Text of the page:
Hip-hop renaissance man Fab 5 Freddy is responsible for far more than hosting the legendary Yo! MTV Raps and telling singer Debbie Harry “everybody’s fly” on Blondie’s 1980 new wave hit, “Rapture.” Fun fact: On his 1982 single, “Change the Beat,” he introduced French rap through a female MC credited as Fab 5 Betty (later changed to Beside). In an era when the critical establishment considered rap music a fad—and not a culture capable of lasting for decades and spreading itself worldwide—a hip-hop song in another language was a landmark. Now French rappers are about to get their full due in a new documentary, Radical: The Savoir Faire of French Hip-Hop, directed by veteran cultural critic Miles Marshall Lewis.
Many members of the 1990s hip-hop media have matured into Hollywood players lo these many years later. Former Vibe editor-in-chief Mimi Valdés acted as film producer on Hidden Figures, Dope and the Netflix rap biopic, Roxanne Roxanne. Former Rap Pages editor-in-chief Dream Hampton executive produced last year’s explosive docuseries Surviving R. Kelly; former music journalist Cheo Hodari Coker helmed Netflix’s Luke Cage as showrunner and occasional writer. The Source’s ex-editor-in-chief Selwyn Seyfu Hinds evolved into a screenwriter on The Twilight Zone and the in-progress Spike Lee drama, Prince of Cats. Hinds’s successor at The Source, Carlito Rodriguez, has been a writer on Fox’s Empire for several seasons. Yet another Source alum, P. Frank Williams, has earned TV One’s Unsung series several Emmys as its producer. Add former Vibe and XXL editor Miles Marshall Lewis to the list with Radical, his directorial debut.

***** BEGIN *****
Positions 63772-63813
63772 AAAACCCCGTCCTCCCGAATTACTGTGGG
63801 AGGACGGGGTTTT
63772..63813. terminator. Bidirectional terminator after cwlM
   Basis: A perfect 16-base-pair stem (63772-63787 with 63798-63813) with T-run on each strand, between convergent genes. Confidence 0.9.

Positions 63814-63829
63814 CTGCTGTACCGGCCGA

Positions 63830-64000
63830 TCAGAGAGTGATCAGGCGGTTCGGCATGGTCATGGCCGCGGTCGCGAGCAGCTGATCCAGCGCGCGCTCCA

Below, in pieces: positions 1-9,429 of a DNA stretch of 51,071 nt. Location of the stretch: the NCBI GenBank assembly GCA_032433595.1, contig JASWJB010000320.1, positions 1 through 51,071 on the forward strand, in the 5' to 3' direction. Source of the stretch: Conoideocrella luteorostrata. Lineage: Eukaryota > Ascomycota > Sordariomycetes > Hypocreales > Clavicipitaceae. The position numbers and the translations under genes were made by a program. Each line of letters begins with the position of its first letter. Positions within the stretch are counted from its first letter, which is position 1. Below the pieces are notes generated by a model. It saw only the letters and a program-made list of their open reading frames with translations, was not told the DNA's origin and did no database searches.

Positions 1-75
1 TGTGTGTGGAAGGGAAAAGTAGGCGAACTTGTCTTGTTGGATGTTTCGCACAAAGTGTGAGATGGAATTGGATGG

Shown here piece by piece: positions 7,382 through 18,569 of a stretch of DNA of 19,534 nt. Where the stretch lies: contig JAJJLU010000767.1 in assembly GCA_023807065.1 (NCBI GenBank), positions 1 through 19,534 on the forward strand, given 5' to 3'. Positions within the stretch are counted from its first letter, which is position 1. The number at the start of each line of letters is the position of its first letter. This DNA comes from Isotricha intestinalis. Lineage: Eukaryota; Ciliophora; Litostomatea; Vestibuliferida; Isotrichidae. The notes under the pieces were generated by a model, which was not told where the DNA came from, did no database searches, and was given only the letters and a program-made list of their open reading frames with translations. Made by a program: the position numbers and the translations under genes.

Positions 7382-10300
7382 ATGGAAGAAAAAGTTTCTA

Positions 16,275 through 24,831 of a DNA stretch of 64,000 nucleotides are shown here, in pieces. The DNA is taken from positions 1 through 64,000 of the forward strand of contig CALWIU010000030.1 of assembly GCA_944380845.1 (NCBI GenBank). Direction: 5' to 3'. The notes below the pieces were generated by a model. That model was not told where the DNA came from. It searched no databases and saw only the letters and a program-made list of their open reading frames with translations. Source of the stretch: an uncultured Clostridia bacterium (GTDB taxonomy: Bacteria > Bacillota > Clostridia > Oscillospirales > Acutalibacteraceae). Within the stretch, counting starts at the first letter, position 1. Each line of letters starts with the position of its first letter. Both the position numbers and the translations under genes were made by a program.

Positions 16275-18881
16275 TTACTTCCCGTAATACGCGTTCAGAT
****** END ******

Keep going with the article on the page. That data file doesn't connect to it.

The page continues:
“Radical tells two stories: the history of French hip-hop culture and the demise of their major rap magazine, which went by the name of Radikal,” says Lewis, a Bronx native who lived in Paris from 2004 to 2011 listening to French rap like Stomy Bugsy and Ministère AMER. “I grew up as a kid under the movies of Ridley Scott, Steven Spielberg and George Lucas. I kept getting amped up to pursue film-watching later directors like P.T. Anderson, Sofia Coppola, Christopher Nolan, and of course Spike Lee. They’re all masters. But I’ve been studying movies all along. Nine years ago, I started filming French MCs and ex Radikal editors to tell my first story on a big screen.”
Like Da Sweet Blood of Jesus, the 2014 horror film of Lewis hero Spike Lee, the Radical documentary is currently being funded (from March 5 through April 4) with a Kickstarter campaign. Already completed footage includes French rappers Disiz la Peste, Abd al Malik, Akhenaton and Solo; Parisian music journalists Yasmina Benbekaï and Olivier Cachin; American arts critic Greg Tate and others. But Lewis hopes to raise $25,000 for the post-production costs of shooting French rap legends like MC Solaar and Booba, as well as employing a subtitle translator, film editor and American director of photography. At press time, over $6,000 (nearly 25 percent of the goal) has already been raised.
“I accept and expect the Kickstarter goal will be met on time,” says Lewis. “Ninety percent of Radical is already done. But finishing my first movie is kind of like on the job training for how to become a filmmaker for me. I have ideas for other things already, I’ve had them for years. But one thing at a time.”
Click here to support the Kickstarter campaign of Radical: The Savoir Faire of French Hip-Hop.